|Quoting WarRI1 (Reply 82):|
but I say again we will not dig ourselves out of this hole by sending our jobs overseas and diminishing the ability of the American people to send their children to higher education schools.
Refusing to acknowledge the root problem and putting the blame on other countries cannot help anybody out of the hole either. The reason why some middle class Americans feel marginalized is largely that they failed to realize how fast the world has been transforming in the past 25 years or so, and they did not realize that until its too late. They'd been living a state of euphoria enjoying the America dream without anybody telling them "we've got to get rid of the complacent attitude and work harder, or else." We are talking about a capitalist system that strives for every bit of efficiency there is; feeling you're entitled to an American dream just by by being an American without hard work, and harder work, runs contrary to the very essence of the capitalist system.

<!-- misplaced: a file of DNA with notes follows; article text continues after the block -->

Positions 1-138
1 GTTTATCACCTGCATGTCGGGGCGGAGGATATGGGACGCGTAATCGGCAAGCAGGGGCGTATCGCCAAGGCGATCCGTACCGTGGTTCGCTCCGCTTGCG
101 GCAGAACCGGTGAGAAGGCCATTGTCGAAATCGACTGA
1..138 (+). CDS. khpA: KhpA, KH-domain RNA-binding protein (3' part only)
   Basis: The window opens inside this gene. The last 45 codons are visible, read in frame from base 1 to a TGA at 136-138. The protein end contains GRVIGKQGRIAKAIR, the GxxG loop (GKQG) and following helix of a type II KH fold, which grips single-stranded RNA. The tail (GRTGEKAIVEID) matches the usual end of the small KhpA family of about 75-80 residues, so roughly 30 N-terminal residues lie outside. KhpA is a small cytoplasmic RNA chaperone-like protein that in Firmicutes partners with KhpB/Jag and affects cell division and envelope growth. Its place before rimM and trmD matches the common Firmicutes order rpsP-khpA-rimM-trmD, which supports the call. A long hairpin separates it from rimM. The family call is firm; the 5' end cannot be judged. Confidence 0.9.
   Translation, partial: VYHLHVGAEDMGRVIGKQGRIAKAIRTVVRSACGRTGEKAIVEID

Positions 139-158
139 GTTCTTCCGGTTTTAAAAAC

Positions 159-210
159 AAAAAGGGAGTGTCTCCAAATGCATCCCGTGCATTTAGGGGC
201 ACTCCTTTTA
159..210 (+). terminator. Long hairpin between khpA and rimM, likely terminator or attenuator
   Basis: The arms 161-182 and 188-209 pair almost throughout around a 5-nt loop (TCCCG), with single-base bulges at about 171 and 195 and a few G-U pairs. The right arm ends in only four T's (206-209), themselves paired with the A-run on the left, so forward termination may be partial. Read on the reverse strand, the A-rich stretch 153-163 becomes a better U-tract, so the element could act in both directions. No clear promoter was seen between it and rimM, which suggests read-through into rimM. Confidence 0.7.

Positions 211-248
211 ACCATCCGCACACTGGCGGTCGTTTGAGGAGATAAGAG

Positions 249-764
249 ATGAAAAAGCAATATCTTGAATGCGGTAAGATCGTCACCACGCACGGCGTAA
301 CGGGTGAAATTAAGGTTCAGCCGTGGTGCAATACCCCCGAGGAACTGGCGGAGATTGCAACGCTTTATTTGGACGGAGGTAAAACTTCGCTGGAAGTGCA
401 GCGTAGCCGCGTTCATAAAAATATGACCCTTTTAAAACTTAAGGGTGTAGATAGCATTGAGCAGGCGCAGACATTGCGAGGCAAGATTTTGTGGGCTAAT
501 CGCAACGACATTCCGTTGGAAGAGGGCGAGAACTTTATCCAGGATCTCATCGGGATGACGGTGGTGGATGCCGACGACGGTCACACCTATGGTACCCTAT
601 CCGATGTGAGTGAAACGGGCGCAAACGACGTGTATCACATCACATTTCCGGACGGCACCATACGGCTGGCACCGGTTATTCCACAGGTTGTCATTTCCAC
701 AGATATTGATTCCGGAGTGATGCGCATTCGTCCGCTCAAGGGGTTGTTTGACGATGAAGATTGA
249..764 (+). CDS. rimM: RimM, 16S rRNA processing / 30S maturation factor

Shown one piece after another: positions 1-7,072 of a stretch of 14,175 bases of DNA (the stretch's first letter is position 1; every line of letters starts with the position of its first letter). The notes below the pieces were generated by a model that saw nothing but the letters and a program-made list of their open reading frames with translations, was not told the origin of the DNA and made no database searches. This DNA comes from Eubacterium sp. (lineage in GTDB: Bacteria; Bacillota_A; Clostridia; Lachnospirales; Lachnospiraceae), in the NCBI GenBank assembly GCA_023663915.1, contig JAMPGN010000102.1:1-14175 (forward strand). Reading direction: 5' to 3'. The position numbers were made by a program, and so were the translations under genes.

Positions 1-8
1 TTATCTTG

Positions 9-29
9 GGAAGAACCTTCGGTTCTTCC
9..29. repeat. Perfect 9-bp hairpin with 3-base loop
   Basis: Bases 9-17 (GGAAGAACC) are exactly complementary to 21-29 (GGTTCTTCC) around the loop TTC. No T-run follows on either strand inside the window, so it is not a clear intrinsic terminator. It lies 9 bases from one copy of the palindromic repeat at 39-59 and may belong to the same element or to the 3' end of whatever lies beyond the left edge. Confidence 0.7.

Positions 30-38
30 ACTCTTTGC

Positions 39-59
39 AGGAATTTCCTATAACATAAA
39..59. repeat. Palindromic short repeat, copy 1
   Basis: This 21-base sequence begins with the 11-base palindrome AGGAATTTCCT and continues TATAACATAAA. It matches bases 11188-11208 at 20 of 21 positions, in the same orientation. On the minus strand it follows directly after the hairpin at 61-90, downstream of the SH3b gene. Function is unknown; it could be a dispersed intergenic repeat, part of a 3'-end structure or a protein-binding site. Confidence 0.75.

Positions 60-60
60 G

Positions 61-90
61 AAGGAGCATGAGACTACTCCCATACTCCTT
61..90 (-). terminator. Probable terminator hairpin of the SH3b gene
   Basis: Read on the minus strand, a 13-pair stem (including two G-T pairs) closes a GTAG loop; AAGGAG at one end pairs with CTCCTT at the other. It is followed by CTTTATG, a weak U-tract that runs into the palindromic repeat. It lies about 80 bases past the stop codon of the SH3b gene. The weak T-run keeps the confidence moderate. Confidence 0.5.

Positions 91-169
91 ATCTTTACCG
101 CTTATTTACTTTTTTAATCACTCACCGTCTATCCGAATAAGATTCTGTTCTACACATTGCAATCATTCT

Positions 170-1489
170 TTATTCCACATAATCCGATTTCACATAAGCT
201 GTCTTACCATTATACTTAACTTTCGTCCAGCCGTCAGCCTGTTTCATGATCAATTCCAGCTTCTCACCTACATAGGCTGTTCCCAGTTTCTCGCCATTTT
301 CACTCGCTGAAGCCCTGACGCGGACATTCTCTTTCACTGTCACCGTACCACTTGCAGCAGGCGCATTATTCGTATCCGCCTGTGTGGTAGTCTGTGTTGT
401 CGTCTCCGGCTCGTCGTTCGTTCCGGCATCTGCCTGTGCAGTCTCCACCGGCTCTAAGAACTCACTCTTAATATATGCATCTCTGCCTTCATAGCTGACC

I know this may offend many of my American friends on this board, but I have to say this: the US education system (k-12) has a lot to do with the current decline of the American middle class. For a few decades now, American children have been brought up in an education system telling them they are special and they're the best. But claiming you're special and you're the best does not mean you really are. A student really has to deliver the result to prove that he's worthy of the claim. Once they go to college, lots of them simply flunk out either because they do not cherish the opportunity or they are not able to keep up due to their grossly inadequate preparation in high school. Just to cite an example, in th 80's, of all the undergrad students attending UCLA, arguably one of the best public universities in the country, on average 50 per cent of the students did not finish their degree. I did not make this whole thing up; there are yearly surveys conducted on education attainment among high school students in different countries, the US usually ranks among the lowest of developed countries. Also do not forget the effect on the work ethic or the lack thereof of those students when they go out and compete in the real world.